There was a buzz of excitement at three Kent schools as pupils found out they had won big prizes for their efforts to save wild bees.
Youngsters at Parkside Community Primary School in Canterbury and St Lawrence CEP School in Sevenoaks were crowned joint winners of the competition, organised by Kent County Council’s Kent’s Plan Bee initiative and the Bumblebee Conservation Trust. They received £500 per school to fund future conservation projects.
Dartford’s Wilmington Academy was highly commended and received a £150 prize for the same purpose.
Earlier in the year, all Kent schools were encouraged to take part in the competition by designing and implementing a bee friendly garden, or devising a project such as building a ‘bee hotel’ – a wooden structure similar to a bird box but with small holes for the insects to set up home in.
Pupils were given advice on the kinds of flowers that are most attractive to bees as well as the best time of year to plant them.
The money for the prizes came from Conservative County Councillor Seán Holden’s Combined Members’ Grant.
Cllr Holden, who set up Kent’s Plan Bee almost five years ago to help improve the threatened bee population’s habitat, said: “These children and young people are the bees’ ambassadors. They can speak to their families and friends and tell them how we can all do our bit for this project, even if it’s only planting a bee friendly window box. It’s great to see how committed they are to telling the bees’ story.”
Last Tuesday (October 16), Cllr Holden visited the winning schools with Lauren Kennedy from the Bumblebee Conservation Trust to present the prizes and admire the pupils’ hard work.
They were shown beautiful bee friendly gardens at Parkside and Wilmington and a wonderfully constructed bee hotel at St Lawrence.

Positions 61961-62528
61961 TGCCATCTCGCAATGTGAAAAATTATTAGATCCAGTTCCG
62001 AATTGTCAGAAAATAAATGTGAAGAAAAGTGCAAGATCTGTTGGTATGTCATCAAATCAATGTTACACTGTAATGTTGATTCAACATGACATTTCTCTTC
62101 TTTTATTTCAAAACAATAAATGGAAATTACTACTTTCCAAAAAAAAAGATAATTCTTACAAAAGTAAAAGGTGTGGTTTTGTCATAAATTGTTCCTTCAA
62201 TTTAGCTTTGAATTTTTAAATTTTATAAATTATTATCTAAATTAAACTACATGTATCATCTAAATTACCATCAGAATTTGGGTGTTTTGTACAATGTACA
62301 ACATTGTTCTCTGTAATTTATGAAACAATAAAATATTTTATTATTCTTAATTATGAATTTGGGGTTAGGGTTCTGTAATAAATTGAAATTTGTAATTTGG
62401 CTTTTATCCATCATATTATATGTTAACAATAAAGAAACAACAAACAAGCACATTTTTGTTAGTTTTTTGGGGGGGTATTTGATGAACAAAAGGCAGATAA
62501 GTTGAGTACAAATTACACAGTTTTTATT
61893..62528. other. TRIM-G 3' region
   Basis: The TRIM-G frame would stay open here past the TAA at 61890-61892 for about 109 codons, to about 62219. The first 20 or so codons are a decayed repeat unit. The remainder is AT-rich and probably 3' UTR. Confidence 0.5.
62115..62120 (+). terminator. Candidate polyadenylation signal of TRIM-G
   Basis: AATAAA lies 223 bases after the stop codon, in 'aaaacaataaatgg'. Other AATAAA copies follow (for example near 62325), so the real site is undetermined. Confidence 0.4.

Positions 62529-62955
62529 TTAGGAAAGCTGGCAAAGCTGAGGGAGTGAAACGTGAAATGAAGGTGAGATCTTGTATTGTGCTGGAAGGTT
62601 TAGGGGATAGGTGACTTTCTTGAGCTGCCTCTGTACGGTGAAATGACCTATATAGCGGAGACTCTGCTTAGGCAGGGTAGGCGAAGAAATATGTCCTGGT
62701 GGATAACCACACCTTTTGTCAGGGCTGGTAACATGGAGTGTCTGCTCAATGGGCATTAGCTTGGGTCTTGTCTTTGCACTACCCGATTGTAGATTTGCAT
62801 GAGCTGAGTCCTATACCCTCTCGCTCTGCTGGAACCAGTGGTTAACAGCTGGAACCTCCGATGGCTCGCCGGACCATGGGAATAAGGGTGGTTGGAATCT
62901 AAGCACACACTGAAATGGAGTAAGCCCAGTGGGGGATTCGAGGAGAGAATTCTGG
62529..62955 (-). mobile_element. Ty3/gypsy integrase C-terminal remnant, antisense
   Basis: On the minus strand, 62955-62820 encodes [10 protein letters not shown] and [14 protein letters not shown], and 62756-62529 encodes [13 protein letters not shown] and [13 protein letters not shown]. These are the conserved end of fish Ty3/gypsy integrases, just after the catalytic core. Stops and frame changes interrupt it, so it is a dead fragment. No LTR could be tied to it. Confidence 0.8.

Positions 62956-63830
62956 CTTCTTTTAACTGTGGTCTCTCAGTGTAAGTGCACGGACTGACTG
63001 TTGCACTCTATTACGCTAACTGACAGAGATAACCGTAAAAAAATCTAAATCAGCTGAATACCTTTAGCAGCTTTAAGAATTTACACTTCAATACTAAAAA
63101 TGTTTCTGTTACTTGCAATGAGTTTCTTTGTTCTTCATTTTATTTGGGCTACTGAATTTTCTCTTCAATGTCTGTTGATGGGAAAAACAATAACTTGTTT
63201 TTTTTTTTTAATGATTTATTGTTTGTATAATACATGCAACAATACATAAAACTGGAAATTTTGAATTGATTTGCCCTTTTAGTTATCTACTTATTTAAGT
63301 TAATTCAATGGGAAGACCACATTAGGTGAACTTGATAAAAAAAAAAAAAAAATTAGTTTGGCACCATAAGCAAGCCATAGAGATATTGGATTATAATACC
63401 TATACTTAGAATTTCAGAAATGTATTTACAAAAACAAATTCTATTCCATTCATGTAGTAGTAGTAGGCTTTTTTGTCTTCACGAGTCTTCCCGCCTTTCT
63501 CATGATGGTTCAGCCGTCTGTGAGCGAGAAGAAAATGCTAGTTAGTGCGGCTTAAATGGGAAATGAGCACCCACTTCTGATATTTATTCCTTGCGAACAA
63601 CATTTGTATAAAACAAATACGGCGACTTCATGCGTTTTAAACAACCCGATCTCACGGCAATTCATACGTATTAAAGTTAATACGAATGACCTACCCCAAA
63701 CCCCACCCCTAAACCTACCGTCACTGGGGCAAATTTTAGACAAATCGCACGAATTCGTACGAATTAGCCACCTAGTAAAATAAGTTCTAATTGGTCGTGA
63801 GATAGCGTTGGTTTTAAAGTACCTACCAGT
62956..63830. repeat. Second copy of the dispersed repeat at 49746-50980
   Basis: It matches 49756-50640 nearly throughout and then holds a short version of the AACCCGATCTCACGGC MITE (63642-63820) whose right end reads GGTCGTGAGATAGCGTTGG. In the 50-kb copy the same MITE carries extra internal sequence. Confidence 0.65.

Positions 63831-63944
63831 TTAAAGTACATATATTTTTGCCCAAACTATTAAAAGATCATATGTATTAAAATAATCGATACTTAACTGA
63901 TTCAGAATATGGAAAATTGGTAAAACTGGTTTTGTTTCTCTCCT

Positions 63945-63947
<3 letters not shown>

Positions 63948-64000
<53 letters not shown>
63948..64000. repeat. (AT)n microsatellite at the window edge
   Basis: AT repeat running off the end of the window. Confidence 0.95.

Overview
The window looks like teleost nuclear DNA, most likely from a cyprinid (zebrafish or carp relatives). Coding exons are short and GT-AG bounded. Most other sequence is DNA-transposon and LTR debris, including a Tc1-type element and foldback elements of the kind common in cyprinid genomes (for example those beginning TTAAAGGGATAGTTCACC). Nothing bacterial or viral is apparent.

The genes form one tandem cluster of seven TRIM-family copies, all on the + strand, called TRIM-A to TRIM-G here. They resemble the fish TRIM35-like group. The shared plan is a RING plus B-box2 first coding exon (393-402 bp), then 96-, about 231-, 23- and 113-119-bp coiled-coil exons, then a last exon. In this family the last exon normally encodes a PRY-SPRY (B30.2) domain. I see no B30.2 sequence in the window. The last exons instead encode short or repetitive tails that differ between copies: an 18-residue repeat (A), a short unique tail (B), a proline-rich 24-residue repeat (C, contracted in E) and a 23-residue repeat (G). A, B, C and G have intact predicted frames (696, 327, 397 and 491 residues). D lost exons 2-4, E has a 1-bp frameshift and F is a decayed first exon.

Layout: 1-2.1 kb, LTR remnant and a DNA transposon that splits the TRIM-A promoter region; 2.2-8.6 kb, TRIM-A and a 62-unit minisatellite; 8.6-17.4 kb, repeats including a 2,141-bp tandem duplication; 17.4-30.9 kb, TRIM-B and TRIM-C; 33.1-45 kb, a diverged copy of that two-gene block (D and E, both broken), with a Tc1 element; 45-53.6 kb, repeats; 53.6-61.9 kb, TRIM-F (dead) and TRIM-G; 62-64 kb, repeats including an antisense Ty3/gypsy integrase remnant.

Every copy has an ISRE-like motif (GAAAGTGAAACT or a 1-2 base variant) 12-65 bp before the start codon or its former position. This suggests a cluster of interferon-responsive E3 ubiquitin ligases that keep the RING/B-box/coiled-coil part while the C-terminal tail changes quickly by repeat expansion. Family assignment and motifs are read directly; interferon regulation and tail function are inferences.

Ms Kennedy said: “The wonderful enthusiasm for the project, with bee friendly flowers and bee hotels, and the knowledge the children showed, marked them out from the start.”
Notes to journalists:
Kent’s Plan Bee was launched by Conservative County Councillor Seán Holden in 2013 and aimed to mobilise Kent residents to improve the habitat, and plant more bee friendly flowers for, the increasingly threatened bee population. More than a third of Kent’s honeybees had died that year due to a long winter, late spring and bad weather, according to the British Beekeepers’ Association.
This year, Kent County Council unanimously voted to pass a motion to set up a Pollinator Action Plan. Cllr Holden chairs the cross-party working group which will develop the plan (with officers) and for the sake of continuity it is still called Kent’s Plan Bee. KCC will develop a ‘pollinator strategy’ that will look at how the county council can improve the environment and mobilise the population to ensure the pollinators can flourish. A third of our food depends on the actions of pollinators, which includes not only bees but also wasps, butterflies, moths, hoverflies, ants and other insects.
Find out more about the launch of Kent’s Plan Bee here: https://kccmediahub.net/kccs-plan-bee-gets-in-line745
Read about the motion passed by Kent County Council here (Item 77.2): https://democracy.kent.gov.uk/ieListDocuments.aspx?CId=113&MID=7574#AI46670
Information about the Bumblebee Conservation Trust can be found here: https://www.bumblebeeconservation.org/